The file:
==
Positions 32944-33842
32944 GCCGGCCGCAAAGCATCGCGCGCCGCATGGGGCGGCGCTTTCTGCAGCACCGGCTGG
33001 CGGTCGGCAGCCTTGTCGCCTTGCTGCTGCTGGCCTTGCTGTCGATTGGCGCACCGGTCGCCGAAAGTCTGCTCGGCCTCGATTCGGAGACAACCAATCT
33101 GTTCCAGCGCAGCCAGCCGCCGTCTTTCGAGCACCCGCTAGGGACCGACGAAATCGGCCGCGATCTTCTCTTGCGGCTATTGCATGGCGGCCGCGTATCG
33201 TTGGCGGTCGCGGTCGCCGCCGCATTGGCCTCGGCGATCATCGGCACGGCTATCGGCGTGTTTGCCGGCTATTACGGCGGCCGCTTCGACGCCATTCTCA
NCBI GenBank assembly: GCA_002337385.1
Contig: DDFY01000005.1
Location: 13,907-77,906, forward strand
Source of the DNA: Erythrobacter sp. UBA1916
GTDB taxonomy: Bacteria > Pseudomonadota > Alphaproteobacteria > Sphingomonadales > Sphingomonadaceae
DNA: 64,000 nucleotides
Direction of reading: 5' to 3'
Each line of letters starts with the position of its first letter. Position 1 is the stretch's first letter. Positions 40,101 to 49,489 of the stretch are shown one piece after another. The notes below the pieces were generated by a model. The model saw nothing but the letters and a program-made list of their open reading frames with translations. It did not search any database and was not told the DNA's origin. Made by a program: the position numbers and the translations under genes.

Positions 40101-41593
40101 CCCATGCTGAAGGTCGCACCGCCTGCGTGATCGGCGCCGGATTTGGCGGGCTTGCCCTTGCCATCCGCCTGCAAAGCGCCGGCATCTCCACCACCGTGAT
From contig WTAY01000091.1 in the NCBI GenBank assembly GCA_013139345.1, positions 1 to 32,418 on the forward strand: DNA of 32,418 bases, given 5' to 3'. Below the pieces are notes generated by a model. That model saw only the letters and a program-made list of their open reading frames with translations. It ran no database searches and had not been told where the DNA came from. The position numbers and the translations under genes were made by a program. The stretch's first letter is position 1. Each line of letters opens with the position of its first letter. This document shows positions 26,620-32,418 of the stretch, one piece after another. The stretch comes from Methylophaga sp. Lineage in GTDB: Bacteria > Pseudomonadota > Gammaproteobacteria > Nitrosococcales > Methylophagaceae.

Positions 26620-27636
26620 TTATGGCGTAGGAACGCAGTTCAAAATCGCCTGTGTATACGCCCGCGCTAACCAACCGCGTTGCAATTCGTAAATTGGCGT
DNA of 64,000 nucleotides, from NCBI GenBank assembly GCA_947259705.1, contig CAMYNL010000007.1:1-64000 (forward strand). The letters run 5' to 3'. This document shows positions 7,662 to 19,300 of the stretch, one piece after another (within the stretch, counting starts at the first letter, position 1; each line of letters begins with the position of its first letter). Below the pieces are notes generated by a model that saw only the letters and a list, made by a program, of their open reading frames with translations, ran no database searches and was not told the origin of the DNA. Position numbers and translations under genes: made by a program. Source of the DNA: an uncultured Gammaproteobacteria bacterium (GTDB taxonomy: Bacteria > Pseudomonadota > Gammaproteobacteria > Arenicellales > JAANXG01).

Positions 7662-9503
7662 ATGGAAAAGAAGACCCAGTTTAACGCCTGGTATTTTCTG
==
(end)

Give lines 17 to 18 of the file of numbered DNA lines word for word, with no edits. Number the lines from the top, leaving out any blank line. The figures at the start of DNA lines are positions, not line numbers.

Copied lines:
Positions 26620-27636
26620 TTATGGCGTAGGAACGCAGTTCAAAATCGCCTGTGTATACGCCCGCGCTAACCAACCGCGTTGCAATTCGTAAATTGGCGT